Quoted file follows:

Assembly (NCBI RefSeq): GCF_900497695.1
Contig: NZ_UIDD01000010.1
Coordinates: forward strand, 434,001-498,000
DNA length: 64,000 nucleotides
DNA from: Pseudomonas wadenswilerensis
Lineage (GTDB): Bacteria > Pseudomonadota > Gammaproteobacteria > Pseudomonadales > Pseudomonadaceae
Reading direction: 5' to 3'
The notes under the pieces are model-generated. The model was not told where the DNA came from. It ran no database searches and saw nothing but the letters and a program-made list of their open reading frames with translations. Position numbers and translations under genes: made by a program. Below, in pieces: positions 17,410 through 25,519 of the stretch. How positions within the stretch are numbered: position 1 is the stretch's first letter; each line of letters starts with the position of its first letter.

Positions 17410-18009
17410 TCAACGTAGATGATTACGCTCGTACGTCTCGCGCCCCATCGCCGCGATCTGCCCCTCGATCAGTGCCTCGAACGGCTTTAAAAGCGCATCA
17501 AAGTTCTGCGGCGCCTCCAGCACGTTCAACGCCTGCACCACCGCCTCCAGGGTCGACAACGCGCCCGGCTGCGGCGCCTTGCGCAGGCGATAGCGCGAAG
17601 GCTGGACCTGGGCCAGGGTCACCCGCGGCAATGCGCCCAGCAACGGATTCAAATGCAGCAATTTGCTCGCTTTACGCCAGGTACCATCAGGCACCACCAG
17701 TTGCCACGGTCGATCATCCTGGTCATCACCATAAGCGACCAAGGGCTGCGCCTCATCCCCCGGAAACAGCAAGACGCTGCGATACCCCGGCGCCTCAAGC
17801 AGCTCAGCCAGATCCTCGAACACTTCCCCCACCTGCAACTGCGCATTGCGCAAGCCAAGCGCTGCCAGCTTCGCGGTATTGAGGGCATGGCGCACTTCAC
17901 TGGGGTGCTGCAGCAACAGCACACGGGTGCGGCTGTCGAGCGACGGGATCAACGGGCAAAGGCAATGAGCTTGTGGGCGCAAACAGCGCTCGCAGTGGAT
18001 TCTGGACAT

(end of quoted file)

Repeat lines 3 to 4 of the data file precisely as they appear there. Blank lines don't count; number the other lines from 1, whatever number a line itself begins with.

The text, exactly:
Coordinates: forward strand, 434,001-498,000
DNA length: 64,000 nucleotides